home features exhibitions | interviewsprofileswebprojects | gazetteer | linksarchive | forum

 

Adam Chodzko: Proxigean Tide

Tate St Ives, May-Sept 2008

 

During the last 10 or more years, Adam Chodzko has been one of the most important and interesting artists working in the UK. His art has a fluid, protean quality that traverses both social and cultural boundaries. This inherent complexity was accentuated at Tate St Ives, and several of the works were installed so that they overlapped and merged into one another.

Much of Chodzko’s art is close in spirit to the American concept-ualism that was a big influence on British Art of the 90s. These conceptual roots reach deeply, and are apparent in the works from the beginning of his career like the Loot advert pieces in Gallery 4 (eg Millenarian Heterogenous Apparition (1993) -right back wall), in which Chodzko makes a covert artistic intervention into a bigger pre-existing system.

He frequently displays the outline or remnant of an idea, and asks us to reconstruct the remainder of the work in our own minds. ‘Flashers’ is a piece from 1996 in which he illicitly added a short video of a lit flare onto the end of videos that had been hired out from a local shop for the night. In St Ives this work, which seems to reference the politically charged films of Derek Jarman, was represented by 6 photographs, and a piece of text.

In 2004 Chodzko let loose a number of animals after closing time in the main Frieze Art Fair tent, and recorded their meanderings between the stands by means of a map and photographs. Like ‘Flashers’ this piece, ‘Nightshift’, on the opposite wall, is audacious and evocative in its conception but has a physical presence that is more modest.

A sense of expansive geographic space, relevant to St Ives as somewhere that is displaced or remote, comes through in ‘Test Tone for a Landscape’ and ‘Better Scenery’. The former comprises LP records of sampled sounds intended to be played in a landscape several miles apart (here played subliminally in The Loggia): the latter are two signposts installed on opposite sides of the Atlantic that refer to each other.

In fact a number of works in the show seem to have been selected with the rurality of Cornwall in mind. This sensitivity to locale is exemplified by the glossy turquoise-painted ‘Stile’, which looks like an enlarged version of a plastic toy. It is given pride of place in the middle of Gallery 4, and in the way that something so agricultural is made chic, it seems both cheeky and ironic. Fortunately there is a sense that Chodzko is laughing with us not at us.

Rurality becomes merged with social history and the occult, in the powerful ‘Plan for a Spell’ (2001-picture above). In this projected video-work burning cattle infected with BSE and footage of traditions like the Ottery St Mary Tar Barrelling feature prominently. ‘Plan for a Spell’, by virtue of its programming, is edited randomly and differently on every occasion that it plays, and, in its Godardesque way seems to link conceptual art with fin-de-siecle occultism and Jung’s synchronicity.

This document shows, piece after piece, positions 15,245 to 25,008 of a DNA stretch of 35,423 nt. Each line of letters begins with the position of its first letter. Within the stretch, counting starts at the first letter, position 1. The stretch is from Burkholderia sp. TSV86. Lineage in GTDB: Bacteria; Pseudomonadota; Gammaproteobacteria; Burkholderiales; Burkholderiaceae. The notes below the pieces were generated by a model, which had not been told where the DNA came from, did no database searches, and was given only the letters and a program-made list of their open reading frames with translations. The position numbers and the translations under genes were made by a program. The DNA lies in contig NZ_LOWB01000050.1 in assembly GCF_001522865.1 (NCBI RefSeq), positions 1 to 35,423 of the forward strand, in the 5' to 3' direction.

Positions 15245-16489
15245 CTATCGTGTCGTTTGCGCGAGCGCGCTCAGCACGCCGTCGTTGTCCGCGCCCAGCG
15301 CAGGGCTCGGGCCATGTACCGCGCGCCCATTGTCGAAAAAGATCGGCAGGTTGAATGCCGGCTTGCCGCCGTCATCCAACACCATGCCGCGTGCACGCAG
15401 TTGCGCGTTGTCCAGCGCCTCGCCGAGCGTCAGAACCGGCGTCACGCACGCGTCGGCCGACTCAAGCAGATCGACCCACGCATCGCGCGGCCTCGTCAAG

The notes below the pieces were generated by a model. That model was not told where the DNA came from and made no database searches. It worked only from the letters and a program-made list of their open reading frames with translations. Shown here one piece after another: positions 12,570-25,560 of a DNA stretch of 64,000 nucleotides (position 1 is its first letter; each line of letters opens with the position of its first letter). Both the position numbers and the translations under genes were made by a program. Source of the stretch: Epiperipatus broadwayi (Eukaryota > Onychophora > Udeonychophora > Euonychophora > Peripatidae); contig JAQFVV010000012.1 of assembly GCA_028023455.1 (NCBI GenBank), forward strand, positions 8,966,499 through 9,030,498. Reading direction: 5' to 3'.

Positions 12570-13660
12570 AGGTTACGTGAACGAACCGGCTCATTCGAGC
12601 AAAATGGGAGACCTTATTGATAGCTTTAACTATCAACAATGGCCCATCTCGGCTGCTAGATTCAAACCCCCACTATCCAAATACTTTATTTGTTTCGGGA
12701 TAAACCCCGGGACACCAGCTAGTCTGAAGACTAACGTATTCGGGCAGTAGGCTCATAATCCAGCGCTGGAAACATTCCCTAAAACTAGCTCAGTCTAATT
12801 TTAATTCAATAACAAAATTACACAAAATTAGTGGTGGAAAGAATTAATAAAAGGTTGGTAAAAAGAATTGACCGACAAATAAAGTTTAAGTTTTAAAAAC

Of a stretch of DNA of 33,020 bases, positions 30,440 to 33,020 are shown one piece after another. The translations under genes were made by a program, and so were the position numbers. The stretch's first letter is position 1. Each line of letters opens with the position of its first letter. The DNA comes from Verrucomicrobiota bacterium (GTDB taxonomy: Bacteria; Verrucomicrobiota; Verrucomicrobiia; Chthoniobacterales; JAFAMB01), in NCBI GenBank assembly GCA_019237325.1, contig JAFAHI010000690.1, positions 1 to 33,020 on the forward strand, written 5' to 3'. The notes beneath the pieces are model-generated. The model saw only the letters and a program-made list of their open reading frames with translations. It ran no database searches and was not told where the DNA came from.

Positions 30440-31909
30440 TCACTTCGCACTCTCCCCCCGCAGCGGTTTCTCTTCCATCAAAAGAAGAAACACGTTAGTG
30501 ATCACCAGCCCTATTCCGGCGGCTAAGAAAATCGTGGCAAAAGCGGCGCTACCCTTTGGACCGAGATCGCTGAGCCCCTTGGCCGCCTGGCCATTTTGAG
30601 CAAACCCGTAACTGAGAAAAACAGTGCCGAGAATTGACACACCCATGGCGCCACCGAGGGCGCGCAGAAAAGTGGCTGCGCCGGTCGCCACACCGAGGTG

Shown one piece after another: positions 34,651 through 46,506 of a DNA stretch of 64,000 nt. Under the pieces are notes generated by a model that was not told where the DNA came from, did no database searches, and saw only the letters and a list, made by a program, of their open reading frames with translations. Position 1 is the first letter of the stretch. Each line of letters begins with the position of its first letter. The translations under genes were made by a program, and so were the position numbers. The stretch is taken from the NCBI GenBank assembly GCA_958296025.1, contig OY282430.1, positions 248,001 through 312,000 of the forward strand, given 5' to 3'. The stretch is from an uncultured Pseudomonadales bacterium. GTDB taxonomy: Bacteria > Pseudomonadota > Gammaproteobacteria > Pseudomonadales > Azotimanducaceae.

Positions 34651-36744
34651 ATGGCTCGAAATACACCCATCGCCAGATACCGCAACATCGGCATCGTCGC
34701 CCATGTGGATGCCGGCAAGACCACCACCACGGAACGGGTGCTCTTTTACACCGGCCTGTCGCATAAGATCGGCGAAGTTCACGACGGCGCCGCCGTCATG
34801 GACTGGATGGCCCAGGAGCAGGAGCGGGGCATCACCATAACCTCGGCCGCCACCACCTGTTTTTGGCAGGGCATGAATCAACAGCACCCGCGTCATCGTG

Other works like ‘Settlement’ installed in the Apse refer to the landscape and land ownership. On a video monitor is a single rectangle of ground no bigger than a few feet square, that Chodzko bought from a London Borough and then gave to a stranger. On headphones is a recording of the recipient of the land reading from the legal documents that accompanied the transaction.

Most of these works, many of them photographs, mark an absence and suggest that the action is actually happening elsewhere: often in a real or virtual place far removed from the gallery. Some works were more physically present, however, such as the 'Mask-filters' in the curved Upper Gallery, which are not dissimilar in their form from constructions made in the 40s and 50s by St Ives artists, like John Wells. Unlike the work of these Cornish modernists, which was idealistic in an aesthetic art-for-art’s-sake way, Chodzkos constructions have an explicit if arcane function: they are intended to be attached to cameras and used to document walks, as part of his ‘Design for a Carnival’. Where this latter work begins and ends was not clear, and nor was it meant to be.

'Borrowed Cold Lodge' (2008 - above right), made especially for the Heron Mall, represents a more direct response by Chodzko to the art of St Ives. Though supposedly mapped against Patrick Heron's coloured window, the underlying conceptual strategy or idea is left largely unstated. The wet-weather gear donated by locals to use in the installation provides a silent audience for it, and seems emblematic of a kind of social reality that was denied, and indeed vigorously expelled from modernist abstraction.

 

nb the photos in the slideshow were taken during the final installation of the work